The Federal Judiciary’s FY 2017 $7.0 billion discretionary funding request was embraced by appropriations leaders earlier this year and remained uncontroversial. The House of Representatives approved the Judiciary’s spending request on July 7 when the chamber approved the Financial Services and General Government (FS&G) appropriations measure (HR 5485). That measure did not gain headway in the Senate, but for reasons unrelated to the federal courts. The inclusion of funding for the Internal Revenue Service in the FS&G measure is a political lighting rod, and final action on the measure will be influenced by how the new Congress reacts to the IRS. During the past year, House Republicans battled with the IRS and Commissioner John Koskinen amid a long-running investigation into the agency’s handling of conservative nonprofit groups.

Holocaust Art Recovery Legislation

When Congress returns for the lame-duck session, prospects look relatively good for the approval of legislation that would make it easier for claimants to press their claims for artworks confiscated by the Nazis during World War II. An estimated 300,000 pieces of art are at stake. The Federal Bar Association, through its Issues Agenda, has called for Congress to remove legal barriers that block the fair and just return of Nazi-confiscated art to their rightful owners, and the Association has supported the Holocaust Expropriated Art Recovery (HEAR) Act, S. 2763 and H.R. 1260.

The HEAR Act would ensure that claims to Nazi-confiscated art are not unfairly barred by statutes of limitations and other similar procedural defenses, but are instead resolved on their merits. The bill creates a uniform and certain 6-year statute of limitations for claims to recover art that was unlawfully lost as a result of persecution by the Nazis or their allies during the period from January 1, 1933, to December 31, 1945.

The Senate Judiciary Committee on September 29 unanimously approved the HEAR Act (S. 2763), which now awaits Senate floor approval. An identical measure (H.R. 1260) awaits action in the House of Representatives. House Judiciary Committee action on the bill is expected in November with potential clearance by both chambers before the end of the lame-duck session.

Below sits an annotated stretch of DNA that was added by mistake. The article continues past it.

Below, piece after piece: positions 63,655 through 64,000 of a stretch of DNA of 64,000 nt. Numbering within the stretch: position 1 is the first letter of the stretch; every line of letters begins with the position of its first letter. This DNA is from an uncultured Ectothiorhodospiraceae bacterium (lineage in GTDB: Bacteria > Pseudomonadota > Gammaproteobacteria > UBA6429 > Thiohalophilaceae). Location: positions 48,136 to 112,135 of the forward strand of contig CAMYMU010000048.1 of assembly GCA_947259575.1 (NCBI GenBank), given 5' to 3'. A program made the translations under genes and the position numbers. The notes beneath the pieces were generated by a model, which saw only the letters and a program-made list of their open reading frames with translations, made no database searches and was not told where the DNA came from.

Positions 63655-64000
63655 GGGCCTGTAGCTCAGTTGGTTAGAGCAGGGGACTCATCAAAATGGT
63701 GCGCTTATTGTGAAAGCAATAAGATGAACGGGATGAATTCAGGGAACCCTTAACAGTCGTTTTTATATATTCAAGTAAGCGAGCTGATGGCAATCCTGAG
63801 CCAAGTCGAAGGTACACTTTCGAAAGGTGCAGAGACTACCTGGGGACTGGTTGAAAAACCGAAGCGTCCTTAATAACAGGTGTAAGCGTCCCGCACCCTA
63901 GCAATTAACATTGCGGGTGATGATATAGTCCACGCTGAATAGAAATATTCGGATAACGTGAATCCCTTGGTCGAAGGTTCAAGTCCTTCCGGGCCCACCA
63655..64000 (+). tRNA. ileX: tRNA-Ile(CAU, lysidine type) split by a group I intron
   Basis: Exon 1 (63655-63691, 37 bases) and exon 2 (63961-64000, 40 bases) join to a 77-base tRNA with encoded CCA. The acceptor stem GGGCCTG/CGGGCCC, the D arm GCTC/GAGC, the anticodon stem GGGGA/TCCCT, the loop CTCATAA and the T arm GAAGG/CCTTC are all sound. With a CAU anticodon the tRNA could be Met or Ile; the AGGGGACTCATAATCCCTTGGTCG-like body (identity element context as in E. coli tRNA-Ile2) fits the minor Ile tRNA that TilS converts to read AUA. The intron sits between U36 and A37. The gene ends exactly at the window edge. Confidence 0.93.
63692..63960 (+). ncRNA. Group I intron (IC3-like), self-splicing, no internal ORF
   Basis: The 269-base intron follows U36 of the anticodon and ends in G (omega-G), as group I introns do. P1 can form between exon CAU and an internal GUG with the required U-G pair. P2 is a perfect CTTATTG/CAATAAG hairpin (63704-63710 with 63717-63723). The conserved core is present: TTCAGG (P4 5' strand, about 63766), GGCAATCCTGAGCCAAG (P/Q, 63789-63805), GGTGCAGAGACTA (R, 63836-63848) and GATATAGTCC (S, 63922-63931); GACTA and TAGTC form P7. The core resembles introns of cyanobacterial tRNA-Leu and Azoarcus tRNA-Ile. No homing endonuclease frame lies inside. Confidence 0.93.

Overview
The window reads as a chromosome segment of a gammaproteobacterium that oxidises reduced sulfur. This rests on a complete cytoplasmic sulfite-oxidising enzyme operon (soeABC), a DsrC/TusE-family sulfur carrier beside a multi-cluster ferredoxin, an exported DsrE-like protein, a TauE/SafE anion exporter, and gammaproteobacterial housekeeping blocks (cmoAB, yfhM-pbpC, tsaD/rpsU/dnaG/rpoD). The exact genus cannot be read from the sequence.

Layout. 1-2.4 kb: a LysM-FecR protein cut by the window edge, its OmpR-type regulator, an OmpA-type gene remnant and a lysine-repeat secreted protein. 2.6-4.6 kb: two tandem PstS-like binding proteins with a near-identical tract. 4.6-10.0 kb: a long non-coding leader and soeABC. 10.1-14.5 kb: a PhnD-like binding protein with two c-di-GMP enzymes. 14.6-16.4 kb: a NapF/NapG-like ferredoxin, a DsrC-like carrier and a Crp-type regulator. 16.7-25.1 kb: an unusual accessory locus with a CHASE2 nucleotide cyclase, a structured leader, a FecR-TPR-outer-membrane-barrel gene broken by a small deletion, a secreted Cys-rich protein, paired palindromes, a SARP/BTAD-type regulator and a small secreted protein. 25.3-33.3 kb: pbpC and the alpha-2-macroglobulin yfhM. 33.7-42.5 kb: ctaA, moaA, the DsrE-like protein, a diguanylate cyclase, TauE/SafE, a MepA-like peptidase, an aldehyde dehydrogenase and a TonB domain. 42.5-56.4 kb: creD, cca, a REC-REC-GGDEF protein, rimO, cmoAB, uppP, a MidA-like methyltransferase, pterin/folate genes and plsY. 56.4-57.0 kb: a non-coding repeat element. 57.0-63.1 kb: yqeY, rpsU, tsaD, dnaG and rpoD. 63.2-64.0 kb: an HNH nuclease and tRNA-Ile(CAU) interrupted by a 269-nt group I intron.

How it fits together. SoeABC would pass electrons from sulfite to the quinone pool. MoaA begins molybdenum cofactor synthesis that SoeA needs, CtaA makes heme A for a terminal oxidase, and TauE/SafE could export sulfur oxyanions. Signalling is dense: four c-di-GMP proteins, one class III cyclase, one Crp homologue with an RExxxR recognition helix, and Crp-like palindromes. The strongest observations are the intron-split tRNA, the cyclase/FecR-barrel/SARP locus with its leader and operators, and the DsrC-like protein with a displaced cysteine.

Action on the 2017 FBA Issues Agenda

The Issues Agenda represents the blueprint for the Federal Bar Association’s government relations and advocacy efforts. It is a prioritized list of legal and public policy issues that are of significant interest and concern to the FBA because of their impact on the federal legal system and their relationship to federal jurisprudence.

Each year the FBA Board of Directors renews the Issues Agenda and solicits issue nominations from members, chapters, sections, and divisions. This year the Association received ten nominations, and the Board of Directors reviewed those nominations, with the assistance of the Government Relations Committee, at its meetings on June 17 and September 15, 2016, to arrive at the 2017 Issues Agenda.

The Board approved a nomination that lends FBA support for Senate ratification of the Marrakesh Treaty, which would allow for copyright exceptions to facilitate the creation of accessible versions of books and other copyrighted works for persons who are blind, visually impaired or otherwise print-disabled. The Board referred most of the remainder of the nominations to pertinent FBA sections and divisions for further action.

Call for Nominations to the 2018 FBA Issues Agenda

FBA leaders and members are invited to nominate issues to be considered for the inclusion in the FBA FY 2018 Government Relations Issues Agenda.

The deadline for all agenda nominations is Tuesday, January 31, 2017.

On the basis of the nominations received and the pre-existing agenda, the FBA Government Relations Committee will prepare a proposed Issues Agenda for approval by the FBA Board of Directors.

Further details on the Issues Agenda nomination process, along with the FY 2018 nomination form, may be found on the FBA website here.